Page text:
LONDON — It’s the end of an era — yet again.
The Victoria and Albert Museum has unveiled a gem of a show about the heyday of English embroidery — from the 12th to the 15th centuries — complete with glinting rose gold and rich red silk; some of the first velvet fabric, and human and animal figures so alive they look as if they could walk, fly or slither right off the garments.
“Opus Anglicanum: Masterpieces of English Medieval Embroidery,” is the largest exhibition on the subject for 50 years. Some of the pieces — mainly the religious vestments — have made their first trip back to England since they were created centuries ago, and it’s most likely the last time they’ll travel, due to their age and fragility.
The timing of the show, which runs until Feb. 5, could not have been better: It picks up the threads of many a conversation taking place today, including the importance of trade with Europe; luxury bubbles; the rise of fast fashion (of the Renaissance variety); the need to demonstrate power and status via clothing, and luxury’s obsession with hand craftsmanship.
Clare Browne, a senior curator of textiles at the V&A and cocurator of the show, calls those four centuries of sophisticated handwork for popes, cardinals, royals and nobles “an extraordinary period in English craftsmanship, a high point in English artistic production.”
The highly-skilled, professional embroiderers — both male and female — would begin their careers with long apprenticeships, and later be commissioned by Europe’s VIPs to create vestments, ceremonial or special-occasion garments and heraldic uniforms that would take years to create.
They worked their needles in the City of London, using couching, split and spiral stitching techniques, transforming gold, silver and silk threads into colorful scenes from nature, the Bible, mythology and everyday life. The embroiderers were so skilled, according to Browne, that they were even able to contour faces, creating cheekbones and dimples.
During a walk-through of the show, Browne pointed to a particularly expressive horse featured on a linen cloak, its eyes popping comically as it strains towards a bit of grass. She said the English embroiderers “seemed to have a particular affinity for animals and birds — there’s a tenderness and a quirkiness to them,” she said.
There are detailed panels from the early life of the Virgin Mary, showing her parents swaddling her as a baby; Adam and Eve talking to a creepy, human-looking serpent; a mermaid gazing into a mirror, and the murder in 1170 of St. Thomas Becket at Canterbury Cathedral.
The latter, done as a lifelike black silhouette on a cream-colored bishop’s mitre, could have been drawn by the hand of the pioneering German animator Lotte Reiniger. Meanwhile, the bulging eyes and bushy brows on a pair of lionlike gargoyles on a cloth belonging to King Edward III’s horse are more Walt Disney.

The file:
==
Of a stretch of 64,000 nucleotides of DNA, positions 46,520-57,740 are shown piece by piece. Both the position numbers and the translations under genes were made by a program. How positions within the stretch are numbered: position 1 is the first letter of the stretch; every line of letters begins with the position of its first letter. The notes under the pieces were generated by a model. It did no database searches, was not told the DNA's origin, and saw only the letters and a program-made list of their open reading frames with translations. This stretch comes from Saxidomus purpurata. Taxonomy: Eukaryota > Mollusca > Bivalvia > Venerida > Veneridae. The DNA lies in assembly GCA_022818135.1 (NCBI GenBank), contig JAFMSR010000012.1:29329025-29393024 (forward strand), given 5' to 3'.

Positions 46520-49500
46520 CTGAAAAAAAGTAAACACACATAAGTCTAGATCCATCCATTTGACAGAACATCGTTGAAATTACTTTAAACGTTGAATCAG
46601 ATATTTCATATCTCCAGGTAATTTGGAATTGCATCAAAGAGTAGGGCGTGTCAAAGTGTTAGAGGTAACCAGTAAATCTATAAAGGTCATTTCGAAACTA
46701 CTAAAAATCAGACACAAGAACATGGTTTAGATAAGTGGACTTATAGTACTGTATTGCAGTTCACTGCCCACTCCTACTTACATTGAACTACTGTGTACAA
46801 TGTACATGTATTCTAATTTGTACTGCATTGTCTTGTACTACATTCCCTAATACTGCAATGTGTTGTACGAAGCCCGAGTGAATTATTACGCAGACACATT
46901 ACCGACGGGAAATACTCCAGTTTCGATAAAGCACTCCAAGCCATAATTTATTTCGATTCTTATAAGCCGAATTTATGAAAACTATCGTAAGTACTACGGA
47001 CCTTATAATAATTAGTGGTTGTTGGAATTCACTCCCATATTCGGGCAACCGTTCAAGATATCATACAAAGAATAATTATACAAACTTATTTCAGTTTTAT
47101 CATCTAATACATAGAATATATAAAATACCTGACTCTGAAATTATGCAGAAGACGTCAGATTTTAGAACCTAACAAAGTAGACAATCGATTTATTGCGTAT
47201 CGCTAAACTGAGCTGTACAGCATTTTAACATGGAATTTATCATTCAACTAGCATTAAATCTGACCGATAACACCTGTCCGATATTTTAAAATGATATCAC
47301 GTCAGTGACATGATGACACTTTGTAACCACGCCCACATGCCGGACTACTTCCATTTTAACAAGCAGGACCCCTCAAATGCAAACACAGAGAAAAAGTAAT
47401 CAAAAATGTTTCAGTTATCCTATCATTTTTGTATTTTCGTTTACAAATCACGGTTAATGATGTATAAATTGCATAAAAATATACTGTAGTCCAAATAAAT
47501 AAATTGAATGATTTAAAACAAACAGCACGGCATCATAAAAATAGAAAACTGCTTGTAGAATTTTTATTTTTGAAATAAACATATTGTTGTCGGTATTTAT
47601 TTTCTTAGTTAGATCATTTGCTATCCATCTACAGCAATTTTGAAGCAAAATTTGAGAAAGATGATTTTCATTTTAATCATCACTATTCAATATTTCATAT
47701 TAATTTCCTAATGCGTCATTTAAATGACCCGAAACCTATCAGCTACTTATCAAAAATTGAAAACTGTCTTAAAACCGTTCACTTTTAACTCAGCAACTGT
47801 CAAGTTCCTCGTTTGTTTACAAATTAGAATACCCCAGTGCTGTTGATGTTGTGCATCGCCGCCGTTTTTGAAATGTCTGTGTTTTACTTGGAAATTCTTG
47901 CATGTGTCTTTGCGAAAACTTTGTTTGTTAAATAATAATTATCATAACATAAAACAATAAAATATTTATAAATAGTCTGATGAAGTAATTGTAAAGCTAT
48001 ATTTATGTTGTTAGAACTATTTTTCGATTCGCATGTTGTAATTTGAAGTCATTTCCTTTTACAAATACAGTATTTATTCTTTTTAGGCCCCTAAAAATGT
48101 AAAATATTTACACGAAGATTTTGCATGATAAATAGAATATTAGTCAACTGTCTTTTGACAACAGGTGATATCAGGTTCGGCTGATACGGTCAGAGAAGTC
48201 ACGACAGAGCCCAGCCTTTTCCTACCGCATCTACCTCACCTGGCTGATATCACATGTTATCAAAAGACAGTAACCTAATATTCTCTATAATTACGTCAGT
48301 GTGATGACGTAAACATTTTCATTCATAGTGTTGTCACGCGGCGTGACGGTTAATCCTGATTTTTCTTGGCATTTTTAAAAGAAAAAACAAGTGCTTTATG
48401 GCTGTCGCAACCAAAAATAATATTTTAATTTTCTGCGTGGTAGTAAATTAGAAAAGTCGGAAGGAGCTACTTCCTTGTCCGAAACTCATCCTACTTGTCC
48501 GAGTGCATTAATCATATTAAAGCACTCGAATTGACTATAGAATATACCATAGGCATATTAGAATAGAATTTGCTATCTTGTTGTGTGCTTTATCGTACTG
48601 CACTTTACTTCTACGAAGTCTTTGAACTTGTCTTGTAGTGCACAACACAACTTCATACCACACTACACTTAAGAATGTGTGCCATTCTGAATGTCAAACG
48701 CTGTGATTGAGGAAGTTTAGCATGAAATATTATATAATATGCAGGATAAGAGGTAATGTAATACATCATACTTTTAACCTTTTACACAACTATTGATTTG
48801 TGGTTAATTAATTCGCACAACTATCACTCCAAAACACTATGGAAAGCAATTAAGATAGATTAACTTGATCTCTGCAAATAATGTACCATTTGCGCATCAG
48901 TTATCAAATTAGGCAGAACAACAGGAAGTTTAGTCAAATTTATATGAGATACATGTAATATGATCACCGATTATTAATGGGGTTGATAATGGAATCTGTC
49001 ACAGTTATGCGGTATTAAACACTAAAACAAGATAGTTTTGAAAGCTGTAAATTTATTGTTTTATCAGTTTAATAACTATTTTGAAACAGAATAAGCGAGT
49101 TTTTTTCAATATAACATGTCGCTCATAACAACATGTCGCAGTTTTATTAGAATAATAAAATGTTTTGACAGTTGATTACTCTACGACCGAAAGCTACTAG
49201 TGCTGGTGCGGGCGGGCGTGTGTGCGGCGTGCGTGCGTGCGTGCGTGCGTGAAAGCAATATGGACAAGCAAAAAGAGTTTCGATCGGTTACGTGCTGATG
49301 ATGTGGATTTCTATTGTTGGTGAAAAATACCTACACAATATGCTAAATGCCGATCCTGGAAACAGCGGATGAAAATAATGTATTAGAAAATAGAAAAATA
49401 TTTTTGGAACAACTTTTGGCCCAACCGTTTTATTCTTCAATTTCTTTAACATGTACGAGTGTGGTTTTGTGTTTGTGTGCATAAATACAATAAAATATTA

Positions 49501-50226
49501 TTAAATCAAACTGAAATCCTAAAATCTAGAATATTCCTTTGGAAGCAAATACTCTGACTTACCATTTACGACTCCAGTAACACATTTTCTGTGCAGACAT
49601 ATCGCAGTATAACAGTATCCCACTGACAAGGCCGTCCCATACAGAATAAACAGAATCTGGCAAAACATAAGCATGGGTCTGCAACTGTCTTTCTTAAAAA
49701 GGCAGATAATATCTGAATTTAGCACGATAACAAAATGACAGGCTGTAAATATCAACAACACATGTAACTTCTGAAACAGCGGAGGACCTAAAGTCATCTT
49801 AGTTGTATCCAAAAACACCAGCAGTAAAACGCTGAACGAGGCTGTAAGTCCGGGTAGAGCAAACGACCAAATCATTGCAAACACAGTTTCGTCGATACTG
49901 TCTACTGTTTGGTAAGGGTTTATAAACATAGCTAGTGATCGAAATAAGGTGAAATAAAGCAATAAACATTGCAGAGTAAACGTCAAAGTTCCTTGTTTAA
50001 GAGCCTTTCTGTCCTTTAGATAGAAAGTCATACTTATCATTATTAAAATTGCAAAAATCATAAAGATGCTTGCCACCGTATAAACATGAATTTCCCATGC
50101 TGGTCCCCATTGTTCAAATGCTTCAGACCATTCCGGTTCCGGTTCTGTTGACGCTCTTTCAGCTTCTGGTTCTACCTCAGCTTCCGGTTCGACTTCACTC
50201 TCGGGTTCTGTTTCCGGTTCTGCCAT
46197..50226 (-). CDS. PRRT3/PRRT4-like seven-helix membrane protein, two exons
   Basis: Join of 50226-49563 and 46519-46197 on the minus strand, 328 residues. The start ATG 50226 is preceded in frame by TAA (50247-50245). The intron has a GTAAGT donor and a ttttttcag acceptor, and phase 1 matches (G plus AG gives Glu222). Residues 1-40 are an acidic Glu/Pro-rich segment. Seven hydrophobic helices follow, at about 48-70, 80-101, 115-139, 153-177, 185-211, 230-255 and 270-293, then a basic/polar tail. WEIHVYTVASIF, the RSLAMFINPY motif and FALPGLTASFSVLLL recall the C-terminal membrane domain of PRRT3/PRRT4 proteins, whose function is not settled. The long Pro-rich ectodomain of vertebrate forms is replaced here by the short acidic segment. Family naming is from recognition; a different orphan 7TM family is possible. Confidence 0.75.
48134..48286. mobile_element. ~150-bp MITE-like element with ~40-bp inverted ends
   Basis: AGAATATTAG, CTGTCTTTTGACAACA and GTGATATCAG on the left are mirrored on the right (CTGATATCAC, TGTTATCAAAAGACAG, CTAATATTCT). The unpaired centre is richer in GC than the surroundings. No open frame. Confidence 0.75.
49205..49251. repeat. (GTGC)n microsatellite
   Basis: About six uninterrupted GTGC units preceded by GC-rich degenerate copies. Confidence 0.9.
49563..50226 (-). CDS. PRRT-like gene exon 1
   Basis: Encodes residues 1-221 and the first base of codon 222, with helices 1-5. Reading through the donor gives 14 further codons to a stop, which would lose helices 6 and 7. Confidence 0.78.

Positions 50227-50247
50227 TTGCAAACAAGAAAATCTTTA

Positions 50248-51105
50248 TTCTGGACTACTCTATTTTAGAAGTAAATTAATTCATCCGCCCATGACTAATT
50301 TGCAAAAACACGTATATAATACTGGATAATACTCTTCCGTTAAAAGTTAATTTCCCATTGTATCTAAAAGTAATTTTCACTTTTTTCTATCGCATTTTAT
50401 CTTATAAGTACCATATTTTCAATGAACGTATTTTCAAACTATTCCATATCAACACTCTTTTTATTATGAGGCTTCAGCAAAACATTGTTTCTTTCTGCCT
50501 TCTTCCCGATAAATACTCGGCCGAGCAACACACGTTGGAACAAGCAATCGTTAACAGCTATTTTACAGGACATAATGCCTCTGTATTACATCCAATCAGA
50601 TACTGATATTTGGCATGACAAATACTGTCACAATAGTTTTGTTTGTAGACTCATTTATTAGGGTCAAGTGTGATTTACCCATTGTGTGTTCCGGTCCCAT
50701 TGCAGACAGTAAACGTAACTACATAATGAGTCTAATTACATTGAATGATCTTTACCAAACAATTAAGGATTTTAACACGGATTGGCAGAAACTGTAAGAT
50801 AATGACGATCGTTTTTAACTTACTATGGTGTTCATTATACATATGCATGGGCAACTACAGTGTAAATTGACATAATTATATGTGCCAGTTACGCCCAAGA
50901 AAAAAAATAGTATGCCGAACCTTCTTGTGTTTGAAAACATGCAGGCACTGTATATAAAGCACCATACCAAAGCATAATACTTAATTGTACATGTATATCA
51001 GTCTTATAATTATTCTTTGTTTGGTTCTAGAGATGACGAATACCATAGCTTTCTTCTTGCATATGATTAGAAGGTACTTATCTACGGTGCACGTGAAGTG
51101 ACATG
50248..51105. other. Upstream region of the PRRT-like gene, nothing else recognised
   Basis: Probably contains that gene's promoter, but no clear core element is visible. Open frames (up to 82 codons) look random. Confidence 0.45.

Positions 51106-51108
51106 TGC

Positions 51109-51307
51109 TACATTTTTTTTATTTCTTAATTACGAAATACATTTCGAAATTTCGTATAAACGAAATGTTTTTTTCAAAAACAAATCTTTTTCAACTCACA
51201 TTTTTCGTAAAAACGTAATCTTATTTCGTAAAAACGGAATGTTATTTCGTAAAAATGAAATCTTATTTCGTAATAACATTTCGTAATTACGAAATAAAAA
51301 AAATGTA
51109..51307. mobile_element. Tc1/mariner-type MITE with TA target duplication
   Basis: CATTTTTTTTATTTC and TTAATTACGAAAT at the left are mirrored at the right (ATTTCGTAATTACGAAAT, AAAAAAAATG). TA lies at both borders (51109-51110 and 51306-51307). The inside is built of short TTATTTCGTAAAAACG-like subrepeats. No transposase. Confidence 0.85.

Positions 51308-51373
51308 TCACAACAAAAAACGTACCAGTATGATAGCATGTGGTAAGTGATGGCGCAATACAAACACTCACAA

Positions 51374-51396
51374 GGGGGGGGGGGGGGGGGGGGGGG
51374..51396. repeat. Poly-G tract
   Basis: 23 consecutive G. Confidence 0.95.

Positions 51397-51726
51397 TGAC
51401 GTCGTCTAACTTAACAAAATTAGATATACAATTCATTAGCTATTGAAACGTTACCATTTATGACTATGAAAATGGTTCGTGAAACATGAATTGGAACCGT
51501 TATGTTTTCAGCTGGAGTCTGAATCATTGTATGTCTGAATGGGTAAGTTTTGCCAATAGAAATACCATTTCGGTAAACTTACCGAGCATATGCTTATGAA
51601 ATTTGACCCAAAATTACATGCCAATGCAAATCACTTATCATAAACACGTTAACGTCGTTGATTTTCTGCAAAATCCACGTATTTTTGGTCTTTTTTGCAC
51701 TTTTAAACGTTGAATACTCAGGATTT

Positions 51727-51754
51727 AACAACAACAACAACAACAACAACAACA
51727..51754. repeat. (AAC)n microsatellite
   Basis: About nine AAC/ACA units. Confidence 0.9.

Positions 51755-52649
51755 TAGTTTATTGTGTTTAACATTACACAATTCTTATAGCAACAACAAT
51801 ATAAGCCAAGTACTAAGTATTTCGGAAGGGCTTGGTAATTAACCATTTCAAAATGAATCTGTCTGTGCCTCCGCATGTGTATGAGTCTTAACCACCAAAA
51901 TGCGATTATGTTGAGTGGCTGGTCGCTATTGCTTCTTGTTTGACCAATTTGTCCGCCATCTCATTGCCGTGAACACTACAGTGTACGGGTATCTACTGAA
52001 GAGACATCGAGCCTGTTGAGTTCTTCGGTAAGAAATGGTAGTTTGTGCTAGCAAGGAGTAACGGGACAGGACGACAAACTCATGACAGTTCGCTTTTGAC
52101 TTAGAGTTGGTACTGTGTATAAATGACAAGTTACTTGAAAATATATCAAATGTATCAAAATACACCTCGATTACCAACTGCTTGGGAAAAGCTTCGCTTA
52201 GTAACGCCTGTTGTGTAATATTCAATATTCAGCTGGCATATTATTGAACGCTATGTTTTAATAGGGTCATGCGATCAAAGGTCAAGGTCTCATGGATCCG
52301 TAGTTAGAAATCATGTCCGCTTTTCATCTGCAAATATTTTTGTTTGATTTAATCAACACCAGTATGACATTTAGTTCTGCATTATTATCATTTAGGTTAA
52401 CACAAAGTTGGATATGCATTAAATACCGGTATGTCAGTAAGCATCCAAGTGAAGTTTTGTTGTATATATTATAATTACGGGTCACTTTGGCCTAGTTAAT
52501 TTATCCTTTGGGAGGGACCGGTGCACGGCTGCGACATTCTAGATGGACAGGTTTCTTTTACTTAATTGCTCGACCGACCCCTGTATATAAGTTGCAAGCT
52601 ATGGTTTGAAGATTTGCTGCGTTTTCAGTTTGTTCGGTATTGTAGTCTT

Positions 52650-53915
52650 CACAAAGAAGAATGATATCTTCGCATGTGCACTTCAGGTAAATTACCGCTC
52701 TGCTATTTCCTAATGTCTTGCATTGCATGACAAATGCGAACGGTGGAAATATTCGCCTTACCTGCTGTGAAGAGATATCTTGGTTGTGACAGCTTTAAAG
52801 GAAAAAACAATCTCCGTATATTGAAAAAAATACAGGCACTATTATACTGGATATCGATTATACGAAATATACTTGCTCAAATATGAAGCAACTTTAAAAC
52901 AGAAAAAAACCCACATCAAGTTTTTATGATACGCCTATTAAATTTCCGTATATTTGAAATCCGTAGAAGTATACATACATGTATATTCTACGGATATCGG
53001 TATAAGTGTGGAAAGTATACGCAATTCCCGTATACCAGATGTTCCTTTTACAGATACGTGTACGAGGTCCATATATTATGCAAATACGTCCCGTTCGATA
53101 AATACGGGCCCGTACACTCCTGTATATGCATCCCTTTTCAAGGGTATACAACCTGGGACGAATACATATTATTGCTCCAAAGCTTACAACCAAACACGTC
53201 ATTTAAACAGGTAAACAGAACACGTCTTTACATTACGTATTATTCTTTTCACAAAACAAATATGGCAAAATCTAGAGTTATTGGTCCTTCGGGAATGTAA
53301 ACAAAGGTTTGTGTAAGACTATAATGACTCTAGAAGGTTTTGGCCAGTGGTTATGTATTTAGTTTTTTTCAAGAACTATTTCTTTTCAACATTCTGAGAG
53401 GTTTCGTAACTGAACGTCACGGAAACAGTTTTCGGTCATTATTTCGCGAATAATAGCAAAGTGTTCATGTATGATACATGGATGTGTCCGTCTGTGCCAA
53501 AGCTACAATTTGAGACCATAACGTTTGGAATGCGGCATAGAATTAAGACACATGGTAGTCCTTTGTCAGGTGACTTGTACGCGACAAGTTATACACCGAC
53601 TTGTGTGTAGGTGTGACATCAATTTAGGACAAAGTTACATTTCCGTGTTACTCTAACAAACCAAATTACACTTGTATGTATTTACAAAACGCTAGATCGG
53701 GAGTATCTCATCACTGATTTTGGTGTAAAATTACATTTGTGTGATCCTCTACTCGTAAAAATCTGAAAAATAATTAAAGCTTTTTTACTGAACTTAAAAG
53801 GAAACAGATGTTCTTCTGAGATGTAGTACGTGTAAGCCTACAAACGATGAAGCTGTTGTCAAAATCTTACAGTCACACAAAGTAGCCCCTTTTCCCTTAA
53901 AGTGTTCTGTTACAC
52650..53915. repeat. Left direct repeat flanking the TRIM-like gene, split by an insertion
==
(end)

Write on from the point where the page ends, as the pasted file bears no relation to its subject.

One of the show’s highlights is the 14th century garment that Edward, the Black Prince, wore over his armor. Made from wool-padded linen, it was originally covered with embroidered silk velvet — now worn away — bearing the coat of arms of the famous warrior, with fleur-de-lis, lion and feather motifs.
Thanks to European royal marriages, diplomatic missions and trips back and forth to the papal court in Rome, word quickly spread of England’s superiority with a needle and thread. “It was international demand that allowed English embroidery to develop,” said Browne.
The exhibition begins with a big map showing that England was exporting across Europe, including Spain, Italy, Germany and Scandinavia. The show includes pieces on loan from the National Museum of Iceland picturing that country’s saints in rose gold on a Titian red fabric.
Although the cloth may have been imported, mostly from Italy, the motifs and scenes were designed in England by artists or manuscript illuminators.
Then, like many a luxury trend, it all ended — for a variety of reasons. There was The Black Death of 1348, as well as a newly rich middle class that preferred to spend on less expensive, mass-produced embroidered garments. Meanwhile, patterned textiles came into vogue, as did embroidered patches which could be sewn onto garments.
“Although sumptuary laws still existed, there was more of a range [of textiles] to choose from, and international demand dropped off,” said Browne. The Spanish and Flemish also proved to be fantastic embroiderers, while brighter, louder Italian designs were also becoming the rage as the Renaissance began to sweep through Europe.
While England’s age of golden thread may be over and the V&A show most likely the last of its kind, the country’s embroidery skills and traditions continue to flourish — albeit on a smaller scale.
For the week following its September fashion show, Burberry invited a host of craftspeople to Makers House, its pop-up venue in London’s Soho, to show off their skills. During the week, there was a stitching and embroidery seminar given by the Royal School of Needlework, one on military embellishment and others on patchworking and passementerie.
Meanwhile, Hand & Lock, which has been embroidering in London since 1767, was a sponsor of “Opus Anglicanum.” In addition to undertaking high-end ceremonial, military and gold embroidery, Hand & Lock has a concession at Topshop, with small letters and patches costing 5 pounds, or $6.30 at current exchange, and large ones costing 15 pounds, or $19, a humble — but direct — link to the past.